Under Medicare’s new value-based physician payment system, the Centers for Medicare and Medicaid Services evaluates physicians in several areas. Beginning in 2018, this includes resource use. To ensure CMS fairly defines the “peers” to which it compares ophthalmologists, the Academy has won the right for some subspecialists to distinguish themselves from other ophthalmologists in their Medicare enrollment data.
How It Works
The Healthcare Provider Taxonomy Code set classifies and designates various provider types when they submit Medicare and other payer claims for services. Physicians self-designate based on what code set matches closest to their specialty. CMS has now approved voluntary, subspecialist taxonomies for ophthalmic specialties.
- To use the taxonomy, you need to meet the appropriate definition below and be licensed to practice medicine in at least one state in the United States.
- Update your taxonomy in CMS’ National Plan and Provider Enumeration System.
- Medicare has provided feedback on why the usage of taxonomy numbers should be included on submitted claims. The taxonomy code identifies the physician specialty and is used along with the PTAN to identify the correct physician. Delays in claim processing, or denials may take place when not used correctly. Medicare indicates the following loops for electronic submitters:
- Using the rendering provider NPI: Loop 2310B PRV03 or Loop 2420A field PRV03; qualifier PE, segment PRV01
- Using the billing provider NPI: Loop 2000A PRV03; qualifier BI, segment PRV01
Cornea, available for use in claims
To use the taxonomy, you need to be an ophthalmologist who “who specializes in diseases of the cornea, sclera, eyelids, conjunctiva, and anterior segment of the eye.”
Glaucoma, available for use in claims
To use the taxonomy, you need to be an ophthalmologist who “specializes in the treatment of glaucoma and other disorders related to increased intraocular pressure and optic nerve damage. This specialty involves the medical and surgical treatment of these conditions.”
Neuro-ophthalmology available for use in claims
To use the taxonomy, you need to be an ophthalmologist who “manages patients with complex and severe neuro‐ophthalmological disorders. This physician evaluates, treats and studies disorders of the eye, orbit and nervous system having to do with interactions of the visual motor and visual sensory systems with the central nervous system.”
Oculoplastics, available for use in claims
To use the taxonomy, you need to be an ophthalmologist who “specializes in oculofacial plastic and reconstructive surgery. This subspecialty combines orbital and periocular surgery with facial plastic surgery, and includes aesthetic and reconstructive surgery of the face, orbit, eyelid, and lacrimal system. Practitioners evaluate, diagnose and treat conditions involving the eyelids, brows, midface, orbits, lacrimal systems and surrounding and supporting structures of the face and neck.”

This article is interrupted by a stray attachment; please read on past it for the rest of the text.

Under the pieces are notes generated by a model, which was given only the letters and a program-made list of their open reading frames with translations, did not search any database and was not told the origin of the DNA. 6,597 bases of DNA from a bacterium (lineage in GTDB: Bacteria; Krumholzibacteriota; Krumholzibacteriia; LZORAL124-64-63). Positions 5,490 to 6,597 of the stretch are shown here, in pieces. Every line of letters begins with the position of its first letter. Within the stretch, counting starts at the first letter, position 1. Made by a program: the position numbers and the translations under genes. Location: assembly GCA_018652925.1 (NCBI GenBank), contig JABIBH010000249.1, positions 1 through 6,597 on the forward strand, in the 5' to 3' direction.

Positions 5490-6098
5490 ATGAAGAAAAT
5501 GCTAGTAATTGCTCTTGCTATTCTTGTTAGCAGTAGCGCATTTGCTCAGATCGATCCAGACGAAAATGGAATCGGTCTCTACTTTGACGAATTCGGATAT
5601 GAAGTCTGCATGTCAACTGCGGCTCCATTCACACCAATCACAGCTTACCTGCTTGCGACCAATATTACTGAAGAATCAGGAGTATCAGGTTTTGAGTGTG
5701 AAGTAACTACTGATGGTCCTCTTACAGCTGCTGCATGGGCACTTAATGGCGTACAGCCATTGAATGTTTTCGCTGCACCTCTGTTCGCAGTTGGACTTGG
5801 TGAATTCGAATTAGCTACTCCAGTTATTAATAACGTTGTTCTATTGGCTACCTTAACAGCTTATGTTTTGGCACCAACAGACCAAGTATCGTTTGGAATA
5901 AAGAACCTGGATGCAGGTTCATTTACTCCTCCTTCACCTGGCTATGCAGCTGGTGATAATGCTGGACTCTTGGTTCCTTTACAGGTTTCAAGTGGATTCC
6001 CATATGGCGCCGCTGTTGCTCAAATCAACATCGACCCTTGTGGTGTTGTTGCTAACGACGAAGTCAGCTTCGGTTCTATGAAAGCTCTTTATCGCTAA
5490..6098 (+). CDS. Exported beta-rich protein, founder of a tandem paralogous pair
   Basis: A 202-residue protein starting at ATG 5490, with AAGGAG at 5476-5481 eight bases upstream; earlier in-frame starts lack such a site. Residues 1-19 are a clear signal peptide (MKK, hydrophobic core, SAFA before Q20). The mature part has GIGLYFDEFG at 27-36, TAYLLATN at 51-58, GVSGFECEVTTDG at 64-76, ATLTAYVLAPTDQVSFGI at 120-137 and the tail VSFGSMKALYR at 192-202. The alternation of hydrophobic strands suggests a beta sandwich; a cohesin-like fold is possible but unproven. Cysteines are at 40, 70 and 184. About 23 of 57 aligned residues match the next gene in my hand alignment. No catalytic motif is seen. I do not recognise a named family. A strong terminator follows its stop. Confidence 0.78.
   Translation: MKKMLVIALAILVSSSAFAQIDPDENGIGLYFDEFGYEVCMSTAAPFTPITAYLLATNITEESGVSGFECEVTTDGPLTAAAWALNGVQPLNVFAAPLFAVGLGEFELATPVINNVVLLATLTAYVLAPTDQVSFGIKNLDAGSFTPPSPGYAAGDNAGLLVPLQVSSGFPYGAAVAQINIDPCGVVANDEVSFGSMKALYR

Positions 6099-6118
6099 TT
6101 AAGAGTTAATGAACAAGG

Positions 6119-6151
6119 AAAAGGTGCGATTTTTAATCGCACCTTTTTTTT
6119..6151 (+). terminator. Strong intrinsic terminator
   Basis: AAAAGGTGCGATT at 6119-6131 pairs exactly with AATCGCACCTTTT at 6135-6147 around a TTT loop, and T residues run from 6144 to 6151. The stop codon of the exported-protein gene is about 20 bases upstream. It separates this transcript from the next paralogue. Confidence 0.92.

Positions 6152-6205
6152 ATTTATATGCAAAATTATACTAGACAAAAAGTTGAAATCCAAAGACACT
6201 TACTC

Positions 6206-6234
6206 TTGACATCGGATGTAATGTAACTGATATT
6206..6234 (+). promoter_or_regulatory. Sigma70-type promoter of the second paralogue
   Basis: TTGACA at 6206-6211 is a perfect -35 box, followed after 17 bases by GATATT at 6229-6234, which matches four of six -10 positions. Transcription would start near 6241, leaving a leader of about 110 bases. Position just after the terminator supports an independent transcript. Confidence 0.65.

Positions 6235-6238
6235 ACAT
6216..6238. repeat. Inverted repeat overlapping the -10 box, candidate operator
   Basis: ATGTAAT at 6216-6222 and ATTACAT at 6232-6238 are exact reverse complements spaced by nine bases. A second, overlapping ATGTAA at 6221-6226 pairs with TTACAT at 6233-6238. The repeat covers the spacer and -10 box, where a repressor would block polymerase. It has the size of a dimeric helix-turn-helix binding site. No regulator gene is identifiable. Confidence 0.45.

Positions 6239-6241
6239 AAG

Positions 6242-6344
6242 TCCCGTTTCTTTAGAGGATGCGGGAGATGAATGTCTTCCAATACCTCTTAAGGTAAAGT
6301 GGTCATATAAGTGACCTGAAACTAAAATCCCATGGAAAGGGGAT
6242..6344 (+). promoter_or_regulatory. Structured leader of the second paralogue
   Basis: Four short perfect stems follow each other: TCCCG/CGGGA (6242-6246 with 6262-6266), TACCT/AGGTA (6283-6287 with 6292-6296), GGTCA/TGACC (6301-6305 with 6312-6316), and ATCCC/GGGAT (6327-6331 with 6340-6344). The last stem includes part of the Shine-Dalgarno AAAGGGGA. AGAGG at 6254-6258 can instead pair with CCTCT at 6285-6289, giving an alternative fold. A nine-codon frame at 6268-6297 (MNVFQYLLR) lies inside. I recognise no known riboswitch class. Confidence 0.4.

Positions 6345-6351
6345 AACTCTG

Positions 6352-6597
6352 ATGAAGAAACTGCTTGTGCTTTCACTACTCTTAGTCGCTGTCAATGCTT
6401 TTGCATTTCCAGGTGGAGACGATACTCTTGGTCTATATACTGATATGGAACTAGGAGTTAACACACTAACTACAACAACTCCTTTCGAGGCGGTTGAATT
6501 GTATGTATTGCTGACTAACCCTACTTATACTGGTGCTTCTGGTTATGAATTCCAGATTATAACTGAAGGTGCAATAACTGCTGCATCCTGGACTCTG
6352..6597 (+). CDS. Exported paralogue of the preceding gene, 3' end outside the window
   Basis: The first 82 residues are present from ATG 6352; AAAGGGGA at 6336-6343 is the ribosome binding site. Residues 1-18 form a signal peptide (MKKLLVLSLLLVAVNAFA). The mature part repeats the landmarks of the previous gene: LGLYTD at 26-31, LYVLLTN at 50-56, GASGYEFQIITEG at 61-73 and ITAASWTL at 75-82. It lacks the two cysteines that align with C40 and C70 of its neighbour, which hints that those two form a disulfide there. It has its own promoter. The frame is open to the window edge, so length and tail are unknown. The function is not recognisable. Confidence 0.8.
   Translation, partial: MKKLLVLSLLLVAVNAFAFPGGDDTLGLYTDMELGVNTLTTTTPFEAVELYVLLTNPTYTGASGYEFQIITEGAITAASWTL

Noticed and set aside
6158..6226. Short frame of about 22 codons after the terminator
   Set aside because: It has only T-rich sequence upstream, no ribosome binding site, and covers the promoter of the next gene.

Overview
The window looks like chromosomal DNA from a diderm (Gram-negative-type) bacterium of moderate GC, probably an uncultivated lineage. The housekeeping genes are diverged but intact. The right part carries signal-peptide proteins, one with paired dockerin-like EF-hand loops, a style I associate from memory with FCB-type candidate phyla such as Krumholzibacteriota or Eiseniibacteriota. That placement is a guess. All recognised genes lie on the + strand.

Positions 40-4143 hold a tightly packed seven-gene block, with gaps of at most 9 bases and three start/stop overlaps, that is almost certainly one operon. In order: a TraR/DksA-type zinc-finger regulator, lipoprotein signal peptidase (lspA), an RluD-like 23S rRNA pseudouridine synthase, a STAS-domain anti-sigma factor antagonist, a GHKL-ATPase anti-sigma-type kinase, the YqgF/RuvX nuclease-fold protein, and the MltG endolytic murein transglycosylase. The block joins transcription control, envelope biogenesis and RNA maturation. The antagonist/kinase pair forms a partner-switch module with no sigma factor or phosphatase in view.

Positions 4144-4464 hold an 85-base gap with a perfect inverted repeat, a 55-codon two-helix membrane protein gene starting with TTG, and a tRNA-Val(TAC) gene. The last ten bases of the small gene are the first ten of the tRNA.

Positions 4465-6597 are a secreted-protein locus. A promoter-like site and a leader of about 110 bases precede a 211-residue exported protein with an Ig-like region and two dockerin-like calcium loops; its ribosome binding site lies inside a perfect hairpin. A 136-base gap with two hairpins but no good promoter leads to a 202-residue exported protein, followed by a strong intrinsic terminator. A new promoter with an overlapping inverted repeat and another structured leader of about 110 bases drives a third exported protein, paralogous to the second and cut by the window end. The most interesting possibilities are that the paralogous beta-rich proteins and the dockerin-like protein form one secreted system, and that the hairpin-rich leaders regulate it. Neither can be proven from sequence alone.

Pediatrics available for use in claims
To use the taxonomy, you need to be an ophthalmologist who “specializes in pediatric ophthalmology and strabismus management. The subspecialty includes the medical and surgical management of eye disorders found in children. Some of the more common disorders include amblyopia, strabismus, refractive error, cataract and glaucoma. These disorders may be related to neurological and endocrinological diseases, trauma or aging changes in the extraocular muscles requiring medical, optical and surgical management.”
Retina, available for use in claims
To use the taxonomy, you need to be an ophthalmologist who “ specializes in the diagnosis and treatment of vitreoretinal diseases.”
Uveitis, available for use in claims
To use the taxonomy, you need to be an ophthalmologist who “who specializes in the treatment of intraocular inflammation, scleritis, keratitis, and infectious disorders affecting the eye and inflammatory disorders of the adnexa and/or orbit.”
How to Change Your Taxonomy Code
You can update your taxonomy code by managing your NPI.
- Log in to the NPPES and click on Add Taxonomy
- Choose Provider Type Code 18 (allopathic and osteopathic physicians).
- Keep as primary the ophthalmology taxonomy code (207W00000X)
- Choose as secondary the taxonomy code corresponding to the subspecialty in which you are currently practicing or for which you completed a fellowship program:
a. 207WX0120X for cornea specialist;
b. 207WX0009X for glaucoma specialist;
c. 207WX0109X for neuro-ophthalmology;
d. 207WX0200X for oculoplastics specialists;
e. 207WX0110X for pediatric ophthalmology and strabismus specialist;
f. 207WX0107X for retina specialists;
g. 207WX0108X for uveitis and ocular inflammatory disease.
- Enter the license number(s) and state(s) where you are licensed. You will probably use the same taxonomy code for all of the license entries.
- Click "Save."
Most practice management systems only allow for one taxonomy code to be listed. The ophthalmology taxonomy code should remain in your system to ensure all payers process claims correctly.
Ophthalmologists in a Multi-Specialty Practice
The new codes for subspecialists are a component of ophthalmology taxonomy provider code. Therefore, continue to bill any patients seen within the practice as established patients.